So if you edit 'myProgram.cpp', make will notice that it's more recent than myProgram.o - so it'll fix that by running the command. Assuming the command doesn't fail (ie if you don't have any compiler errors) - then it'll notice that myProgram.o is now more recent than 'myProgram' - so now it'll run the first command and now myProgram is finally up to date and 'make' can finish.

Multiple dependencies

You can also say:

 myComplexProgram : myProgram.o myOtherStuff.o myYetOtherStuff.o myYetOtherStuffStill.o
          g++ -o myComplexProgram  myProgram.o myOtherStuff.o myYetOtherStuff.o myYetOtherStuffStill.o

...and 'make' will make sure that ALL of the files to the right of the colon are up to date before it tries to run the command.

Saving typing

Technically, this is all you need to know to use 'make' - but there are a couple of other things that are amazingly useful. One is variable substitution:

 MYVARIABLE = some stuff

This sets a make variable to the string "some stuff" - you can use that like this:

 MP = myProgram
 ${MP} : ${MP}.cpp
      g++ -o ${MP} ${MP}.cpp

...or you could say:

 OBJFILES = myProgram.o myOtherStuff.o myYetOtherStuff.o myYetOtherStuffStill.o
 myComplexProgram : ${OBJFILES}
          g++ -o myComplexProgram ${OBJFILES}

...or you might want:

 TIMIDITY = timidity -Ov -s 20 -T 120 --module 1
 myMusic.ogg : myMusic.mid
      ${TIMIDITY} -o myMusic.ogg myMusic.mid

...which makes the Makefile much easier to read.

Generic rules

It is very common to want to say "all files that end with '.ogg' can be made from '.mid' files with the same name using this command...". You do that like this:

   %.ogg : %.mid
      ${TIMIDITY} -o $@ $<

...the '$@' sign is shorthand for "the file on the left of the colon" and '$<' means "the file on the right of the colon".

Now we can say things like this:

   myfile : OhSuzanna2.ogg Tom_And_Jerry2.ogg Black_Mountain_Rag2.ogg
       ...some command or other...

'make' will notice whether all of these ogg files exist - and for those that don't, it'll look for a rule for generating them. But if there isn't one - then it'll look for a generic rule for making '.ogg' files - and find the rule from above that makes it from a '.mid' file. If the '.mid' file exists - then 'make' will use the generic rule to make any of the OGGs that are missing or outdated and then move on to constructing 'myfile'.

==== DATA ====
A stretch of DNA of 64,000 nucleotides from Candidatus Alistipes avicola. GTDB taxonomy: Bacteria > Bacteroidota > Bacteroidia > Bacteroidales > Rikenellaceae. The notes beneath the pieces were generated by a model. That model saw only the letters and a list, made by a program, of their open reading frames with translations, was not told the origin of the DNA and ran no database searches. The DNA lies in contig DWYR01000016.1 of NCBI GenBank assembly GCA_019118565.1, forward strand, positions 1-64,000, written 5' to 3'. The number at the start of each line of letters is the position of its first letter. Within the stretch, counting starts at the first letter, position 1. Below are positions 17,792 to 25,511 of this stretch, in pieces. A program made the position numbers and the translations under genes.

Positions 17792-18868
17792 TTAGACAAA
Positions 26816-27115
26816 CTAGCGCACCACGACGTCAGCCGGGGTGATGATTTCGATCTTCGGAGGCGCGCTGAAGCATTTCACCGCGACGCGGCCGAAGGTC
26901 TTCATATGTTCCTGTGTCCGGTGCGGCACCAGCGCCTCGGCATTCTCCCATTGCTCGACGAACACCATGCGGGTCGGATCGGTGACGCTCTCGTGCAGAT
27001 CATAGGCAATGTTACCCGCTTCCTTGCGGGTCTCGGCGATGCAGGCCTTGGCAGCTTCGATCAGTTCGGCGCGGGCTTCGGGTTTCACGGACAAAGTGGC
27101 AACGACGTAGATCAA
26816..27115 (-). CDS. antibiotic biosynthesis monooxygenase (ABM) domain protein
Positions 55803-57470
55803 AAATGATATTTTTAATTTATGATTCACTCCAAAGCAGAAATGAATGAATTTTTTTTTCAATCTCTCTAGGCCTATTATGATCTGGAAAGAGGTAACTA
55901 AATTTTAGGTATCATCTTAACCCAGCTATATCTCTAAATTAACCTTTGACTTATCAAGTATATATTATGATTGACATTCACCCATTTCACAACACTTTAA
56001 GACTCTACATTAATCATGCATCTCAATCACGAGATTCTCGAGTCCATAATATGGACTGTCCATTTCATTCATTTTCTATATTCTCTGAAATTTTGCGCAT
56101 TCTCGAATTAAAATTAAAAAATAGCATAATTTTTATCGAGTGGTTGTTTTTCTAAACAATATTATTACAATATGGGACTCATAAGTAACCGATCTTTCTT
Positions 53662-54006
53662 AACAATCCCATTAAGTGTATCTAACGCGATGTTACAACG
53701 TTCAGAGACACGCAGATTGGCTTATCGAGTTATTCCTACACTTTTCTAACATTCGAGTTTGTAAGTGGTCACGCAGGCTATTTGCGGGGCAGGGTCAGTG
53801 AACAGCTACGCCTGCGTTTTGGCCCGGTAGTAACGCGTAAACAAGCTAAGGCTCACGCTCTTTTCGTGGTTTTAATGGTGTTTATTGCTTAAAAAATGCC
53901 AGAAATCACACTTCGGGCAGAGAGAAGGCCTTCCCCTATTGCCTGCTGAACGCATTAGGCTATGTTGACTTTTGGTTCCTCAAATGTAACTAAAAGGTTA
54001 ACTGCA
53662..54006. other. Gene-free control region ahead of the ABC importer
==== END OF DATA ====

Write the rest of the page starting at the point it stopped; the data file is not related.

Non-existant files and empty rules

Suppose you write this rule:

   myfile.abc : myfile.xyz
        echo "Hello World!"

...that will cause the following two things to happen:

  1. Make will make myfile.xyz (by whatever means).
  2. If/when it's made, it'll run the 'echo' command.

...but notice that 'myfile.abc' was never made. That's fine by 'make' - it ran the command you asked it to - and it's your own silly fault that it didn't produce the file you said it needed to. Also, it's OK to make a rule that has no 'how to' command:

    myfile.abc : myfile.xyz

...which forces 'make' to make myfile.xyz - and then do nothing whatever to even attempt to make 'myfile.abc'.

Now, recall that 'make' only tries to make the thing on the left of the FIRST rule in the file. That's a pain if you want to make several unrelated things in the same Makefile. In that case, you might say:

   all : A B C D

...which (since there is no file called 'all') will just cause 'make' to run the rules to make A, B, C and D. This is really handy:

  MYMUSIC = Beaumont2.ogg            OhSuzanna2.ogg        Tom_And_Jerry2.ogg      \
            Black_Mountain_Rag2.ogg  PollyWally2.ogg       Wabash_Cannonball2.ogg  \
            GoldenSlippers2.ogg      SheBeCominRound2.ogg                          \
            Mountain_Dew2.ogg        SkipToMyLou2.ogg
  all : ${MYMUSIC}